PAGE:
Cambodian Foreign Minister Hor Namhong on Friday dismissed a Thai compromise proposal for the temple as "a dream".

The Yellow Shirts, who are backed by the Bangkok-based elite, are a force to be reckoned with in Thailand's colour-coded political landscape.

The group's rallies in 2006 helped trigger the coup that unseated Thaksin, the hero of the mostly poor, working class "Red Shirts", whose mass protests in Bangkok in April and May culminated in deadly clashes with troops.

The Yellows also mounted a siege of Bangkok's two main airports in 2008, which stranded hundreds of thousands of foreign tourists and helped to topple a government allied to Thaksin.

Many Red Shirt leaders are in jail for their roles in this year's protests, and the movement has complained that the lack of charges against Yellows showed a double standard of justice.

This week prosecutors again postponed a decision over whether to indict individual Yellow Shirts over the airport siege.

Red supporters plan a small demonstration of their own in Bangkok on Sunday to protest at the May crackdown on their rally, during which about 90 people died and nearly 1,900 were injured.
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British man wanted over murder arrested in Thailand

A British man wanted in the UK over the 2008 murder of his south London landlord has been arrested in Thailand, police said.

Stuart Scott Crawford, 44, was picked up on Tuesday after an extradition warrant for the fugitive was issued.

Thai authorities also announced the arrest of a second Briton, David Fletcher, on charges of sexually assaulting children in Cambodia.

Crawford is wanted in connection with the murder of Michael Ryan at the pair's home in Sutton, Surrey.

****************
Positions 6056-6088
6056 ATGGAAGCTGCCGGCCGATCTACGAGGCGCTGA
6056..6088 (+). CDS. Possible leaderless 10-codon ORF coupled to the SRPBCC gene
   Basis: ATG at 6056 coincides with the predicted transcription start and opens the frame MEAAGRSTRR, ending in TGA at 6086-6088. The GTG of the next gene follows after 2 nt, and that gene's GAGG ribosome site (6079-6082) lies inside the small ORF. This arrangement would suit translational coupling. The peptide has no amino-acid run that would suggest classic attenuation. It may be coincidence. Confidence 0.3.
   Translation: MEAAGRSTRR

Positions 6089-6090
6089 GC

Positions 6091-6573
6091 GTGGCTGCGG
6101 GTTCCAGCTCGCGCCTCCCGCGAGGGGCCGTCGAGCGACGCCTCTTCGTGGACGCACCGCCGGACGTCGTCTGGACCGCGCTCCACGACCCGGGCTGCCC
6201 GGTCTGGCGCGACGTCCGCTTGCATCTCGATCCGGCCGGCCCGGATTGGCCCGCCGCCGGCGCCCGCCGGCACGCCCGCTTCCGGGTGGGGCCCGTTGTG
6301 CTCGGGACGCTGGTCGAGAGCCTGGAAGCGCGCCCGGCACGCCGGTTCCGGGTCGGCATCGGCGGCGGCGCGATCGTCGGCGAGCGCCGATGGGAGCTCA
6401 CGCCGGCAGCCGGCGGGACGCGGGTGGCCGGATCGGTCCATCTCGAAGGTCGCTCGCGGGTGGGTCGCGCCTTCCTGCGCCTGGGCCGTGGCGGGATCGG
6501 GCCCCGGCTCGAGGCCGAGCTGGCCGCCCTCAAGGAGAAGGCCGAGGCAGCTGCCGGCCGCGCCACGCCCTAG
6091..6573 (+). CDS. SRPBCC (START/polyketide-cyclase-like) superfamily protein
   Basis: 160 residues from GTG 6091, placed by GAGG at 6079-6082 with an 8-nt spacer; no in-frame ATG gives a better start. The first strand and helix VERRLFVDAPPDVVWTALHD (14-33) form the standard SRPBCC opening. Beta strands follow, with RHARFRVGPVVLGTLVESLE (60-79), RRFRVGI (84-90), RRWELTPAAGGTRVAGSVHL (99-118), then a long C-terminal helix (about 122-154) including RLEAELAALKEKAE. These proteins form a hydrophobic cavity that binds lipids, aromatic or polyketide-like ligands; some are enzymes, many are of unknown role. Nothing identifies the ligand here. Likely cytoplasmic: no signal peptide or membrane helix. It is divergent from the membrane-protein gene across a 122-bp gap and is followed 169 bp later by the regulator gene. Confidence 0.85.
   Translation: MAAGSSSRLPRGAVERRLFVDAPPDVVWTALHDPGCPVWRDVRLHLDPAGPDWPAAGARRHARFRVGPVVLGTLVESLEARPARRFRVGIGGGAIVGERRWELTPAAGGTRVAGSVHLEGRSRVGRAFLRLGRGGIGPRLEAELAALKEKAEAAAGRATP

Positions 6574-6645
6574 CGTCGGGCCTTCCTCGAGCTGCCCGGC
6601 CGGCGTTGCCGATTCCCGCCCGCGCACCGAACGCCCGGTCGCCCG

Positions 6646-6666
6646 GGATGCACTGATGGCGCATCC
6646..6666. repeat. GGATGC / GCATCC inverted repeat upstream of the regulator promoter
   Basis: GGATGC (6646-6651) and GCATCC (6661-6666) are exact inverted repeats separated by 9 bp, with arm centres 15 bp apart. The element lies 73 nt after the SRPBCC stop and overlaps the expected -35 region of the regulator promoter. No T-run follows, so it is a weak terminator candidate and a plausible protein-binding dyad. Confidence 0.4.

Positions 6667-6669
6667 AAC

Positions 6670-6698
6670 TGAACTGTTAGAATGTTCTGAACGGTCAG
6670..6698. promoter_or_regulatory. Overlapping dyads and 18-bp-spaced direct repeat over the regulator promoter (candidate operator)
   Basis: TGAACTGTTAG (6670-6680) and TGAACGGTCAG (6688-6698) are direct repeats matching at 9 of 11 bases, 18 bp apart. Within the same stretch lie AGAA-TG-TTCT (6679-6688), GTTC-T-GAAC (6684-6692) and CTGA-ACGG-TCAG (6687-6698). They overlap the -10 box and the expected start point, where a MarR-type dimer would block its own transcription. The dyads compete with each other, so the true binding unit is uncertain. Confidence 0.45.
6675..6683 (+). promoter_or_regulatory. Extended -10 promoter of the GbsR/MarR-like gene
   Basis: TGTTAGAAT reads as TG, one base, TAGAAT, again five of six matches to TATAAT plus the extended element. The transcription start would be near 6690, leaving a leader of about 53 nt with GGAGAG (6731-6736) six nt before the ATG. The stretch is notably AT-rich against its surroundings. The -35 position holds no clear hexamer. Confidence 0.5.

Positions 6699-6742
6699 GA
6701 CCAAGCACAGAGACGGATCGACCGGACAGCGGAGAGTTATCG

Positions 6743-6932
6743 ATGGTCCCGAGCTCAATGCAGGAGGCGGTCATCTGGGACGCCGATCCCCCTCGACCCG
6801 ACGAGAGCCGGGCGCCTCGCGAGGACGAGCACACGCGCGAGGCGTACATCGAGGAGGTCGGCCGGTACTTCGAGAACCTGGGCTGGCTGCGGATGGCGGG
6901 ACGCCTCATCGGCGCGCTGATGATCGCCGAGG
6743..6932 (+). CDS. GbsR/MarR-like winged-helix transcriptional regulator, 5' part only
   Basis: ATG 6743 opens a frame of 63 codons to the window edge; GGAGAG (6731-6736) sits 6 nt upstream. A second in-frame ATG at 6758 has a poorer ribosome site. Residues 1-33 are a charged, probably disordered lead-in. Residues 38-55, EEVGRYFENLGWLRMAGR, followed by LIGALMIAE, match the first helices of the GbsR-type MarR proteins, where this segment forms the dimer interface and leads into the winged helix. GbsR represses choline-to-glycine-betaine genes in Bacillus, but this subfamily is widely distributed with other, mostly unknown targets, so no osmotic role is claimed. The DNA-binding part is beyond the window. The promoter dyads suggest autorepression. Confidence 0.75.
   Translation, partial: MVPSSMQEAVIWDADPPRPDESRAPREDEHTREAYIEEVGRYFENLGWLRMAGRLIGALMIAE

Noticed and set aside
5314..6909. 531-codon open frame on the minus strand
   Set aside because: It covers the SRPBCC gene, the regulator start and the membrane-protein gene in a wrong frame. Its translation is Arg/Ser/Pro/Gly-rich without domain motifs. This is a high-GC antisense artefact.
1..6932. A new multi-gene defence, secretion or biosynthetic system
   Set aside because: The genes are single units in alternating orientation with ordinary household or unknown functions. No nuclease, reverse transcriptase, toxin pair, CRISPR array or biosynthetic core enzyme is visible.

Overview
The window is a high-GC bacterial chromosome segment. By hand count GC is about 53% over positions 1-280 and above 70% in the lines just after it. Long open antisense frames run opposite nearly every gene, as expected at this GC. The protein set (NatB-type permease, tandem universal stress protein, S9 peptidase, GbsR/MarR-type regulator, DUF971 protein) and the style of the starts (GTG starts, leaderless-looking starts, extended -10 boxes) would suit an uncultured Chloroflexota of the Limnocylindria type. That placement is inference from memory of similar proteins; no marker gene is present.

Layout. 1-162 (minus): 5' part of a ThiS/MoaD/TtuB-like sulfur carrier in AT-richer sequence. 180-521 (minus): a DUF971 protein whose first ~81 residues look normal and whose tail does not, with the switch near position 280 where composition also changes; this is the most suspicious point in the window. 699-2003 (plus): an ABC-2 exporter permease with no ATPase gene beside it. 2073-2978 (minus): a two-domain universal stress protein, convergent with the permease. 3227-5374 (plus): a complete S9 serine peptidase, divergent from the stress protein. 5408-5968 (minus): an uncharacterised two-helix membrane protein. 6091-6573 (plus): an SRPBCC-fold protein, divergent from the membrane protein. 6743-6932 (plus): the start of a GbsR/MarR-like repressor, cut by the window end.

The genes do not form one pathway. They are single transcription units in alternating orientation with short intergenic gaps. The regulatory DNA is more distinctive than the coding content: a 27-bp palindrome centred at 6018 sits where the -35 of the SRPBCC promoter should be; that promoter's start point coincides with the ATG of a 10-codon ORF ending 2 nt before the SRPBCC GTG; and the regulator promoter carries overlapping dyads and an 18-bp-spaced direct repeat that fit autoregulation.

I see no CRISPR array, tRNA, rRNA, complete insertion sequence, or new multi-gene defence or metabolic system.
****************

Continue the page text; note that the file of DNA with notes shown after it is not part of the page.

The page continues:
The 67-year-old's body was found at the address on September 10, 2008, but it is thought he had been dead for a number of days. The corpse had been rolled in carpet and pinned under a bookcase to conceal it.

A post-mortem examination found that Mr Ryan died as the result of a heavy blow to the head from a blunt instrument.

Crawford, who lived with the victim, fled the UK after the murder. Before leaving, it is alleged that he withdrew £6,500 from Mr Ryan's bank account.

Police in Thailand said the suspect had been living in the country for almost two years. He was arrested at an apartment in the resort of Pattaya. Crawford is now set to be extradited. A spokesman for the Metropolitan Police said: "Proceedings continue to return him to the UK."

Meanwhile, Fletcher could be extradited to Cambodia, where he is wanted over child sex offences. He had been awaiting deportation from Thailand after being arrested on June 27 on immigration charges. The sex offender had failed to inform the Thai authorities of a conviction in the UK for raping a 16-year-old girl, a crime he served 18 months in prison for.

Whilst awaiting deportation, Interpol in Cambodia notified the Thai authorities that he was wanted in connection to child sex offences.